Since 2010, my students and I have been monitoring Eastern Bluebirds nesting at ECU’s West Research Campus. We are examining long-term seasonal trends in reproductive success, and life history variables (timing of breeding, clutch size, hatching and fledging rates), as well as site fidelity and recruitment. Becoming a field assistant on this project is an excellent way for undergraduates to learn techniques in field ornithology. Several students have developed their own Honors Thesis projects on this system. Interested biology majors are encouraged to inquire, but please only do so if you are willing to commit to working on the project during through the summer semesters. In part, this is a conservation project as well: Eastern Bluebird populations are coming back having declined. They are limited by breeding sites due to shortage of nest cavities and competition from introduced European Starlings. We use ‘Homes for Bluebirds’ (http://www.danfinch.com/birds.htm Bailey, NC) nest boxes that are built to exclude starlings and cowbirds.
Küpper, C., Stocks, M., Risse, J.E., dos Remedios, N., Farrell, L.L., McRae, S.B., Morgan, T.C., Karlionova, N., Pinchuk, P., Verkuil, Y.I., Kitaysky, A.S., Wingfield, J.C., Piersma, T., Zeng, K., Slate, J., Blaxter, M., Lank, D.B. and T. Burke 2015. A supergene determines highly divergent male reproductive morphs in the ruff. Nature Genetics doi:10.1038/ng.3443
*Bade, L.M., Balakrishnan, C.N., Pilgrim, E.M., McRae, S.B. and J.J. Luczkovich. 2014. A genetic technique to identify the diet of cownose rays, Rhinoptera bonasus: analysis of shellfish prey items from North Carolina and Virginia. Environmental Biology of Fishesdoi: 10.1007/s10641-014-0290-3
*Farrell, L.L., T. Burke, J. Slate, S.B. McRae and D.B. Lank 2013. Mapping the female mimic morph locus on the microsatellite linkage map of the ruff. BMC Genetics 14:109 DOI: doi:10.1186/1471-2156-14-109
Lank D.B., *Farrell L.L., Burke T., Piersma T. and S.B. McRae 2013. A dominant allele controls development into female mimic male and diminutive female ruffs. Biology Letters 20130653 doi: 10.1098/rsbl.2013.0653
*Brackett, C.L., *Maley, J.M., Brumfield, R.T. and S.B. McRae 2013. Characterization of microsatellite loci for a threatened species, the King Rail, Rallus elegans, using a next-generation sequencing protocol. Conservation Genetics Resources 5:1189-1191. DOI: 10.1007/s12686-013-9999-0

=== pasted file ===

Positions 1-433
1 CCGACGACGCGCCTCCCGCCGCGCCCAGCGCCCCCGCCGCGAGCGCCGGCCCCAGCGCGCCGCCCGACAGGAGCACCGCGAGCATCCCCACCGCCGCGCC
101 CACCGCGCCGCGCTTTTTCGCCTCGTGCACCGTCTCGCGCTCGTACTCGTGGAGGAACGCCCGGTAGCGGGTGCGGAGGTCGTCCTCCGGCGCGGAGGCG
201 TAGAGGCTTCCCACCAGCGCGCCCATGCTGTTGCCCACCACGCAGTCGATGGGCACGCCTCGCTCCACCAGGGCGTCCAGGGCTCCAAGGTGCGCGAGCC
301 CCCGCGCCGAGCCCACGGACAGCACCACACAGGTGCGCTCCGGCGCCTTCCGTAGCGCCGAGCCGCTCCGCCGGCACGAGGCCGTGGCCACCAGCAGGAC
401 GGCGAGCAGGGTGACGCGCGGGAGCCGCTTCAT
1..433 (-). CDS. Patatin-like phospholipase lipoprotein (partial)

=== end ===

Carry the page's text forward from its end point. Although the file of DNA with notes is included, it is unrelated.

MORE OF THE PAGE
McRae, S.B. 2011. Conspecific brood parasitism in the tropics: an experimental investigation of host responses in common moorhens and American purple gallinules. Ecology and Evolution 1(3): 317-329. DOI: 10.1002/ece3.26
*Stang, A.T. and S.B. McRae 2009. Why some rails have white tails: the evolution of white undertail plumage and anti-predator signaling. Evolutionary Ecology 23:943-961.
McRae, S.B., Emlen, S.T., *Rubenstein, D.R. and S.M. Bogdanowicz 2005. Polymorphic microsatellite loci in a plural breeder, the grey-capped social weaver (Pseudonigrita arnaudi), isolated with an improved enrichment protocol using fragment size selection. Molecular Ecology Notes 5:16-20.
Jamieson, I.G., McRae, S.B., *Trewby, M. and R.E. Simmons 2000. High rates of conspecific brood parasitism and egg rejection in coots and moorhens in ephemeral wetlands in Namibia. TheAuk 117: 250-252.
Kokko, H. and S.B. McRae 2000. Take care when studying parenting behaviour. Trends in Ecology and Evolution 15:440-441.
All publications through Research Gate
BIOL 1200 Principles in Biology II (2001 – present) Fall
BIOL 1201 Principles in Biology II, Lab Coordinator (Aug. 2002 – 2008), Faculty Advisor (2008 - present)
BIOL 3240, 3241 Field Zoology, Field Zoology Lab (2010 – present), Spring, even years
BIOL 3740, 3741 Animal Behavior, Animal Behavior Lab (2007 – present) Fall
BIOL 4400 Terrestrial Field Ecology: Summer Study Abroad in Panama (2009 - present)
BIOL 4995 Biology Honors Thesis (Coordinator) Fall, Spring
BIOL 4770/6770, 4771/6771 Ornithology, Ornithology Lab (2000 – present) Spring
Amanda Clauser, MS 2015
Amanda’s thesis examined the effect of thermal stress and water level variation on parental behavior and nest success
Carol Brackett, MS 2013
Carol developed species-specific genetic markers to look at king rail mating strategies and reproductive success
Jaan Kolts, MS 2014
Jaan radio-tracked king rails to determine home range size, movement patterns and habitat preferences.
He is an ecological consultant with J.H. Carter III & Assoc. Inc. Environmental Consultants in Southern Pines, N.C.
Debbie Mauney, MS 2009
Debbie studied brood sex ratios in the common moorhen
She is Avian Clinic Director at the Center for Birds of Prey in Charleston, S.C. http://220.127.116.11/~birdsofprey/avian-medical-clinic/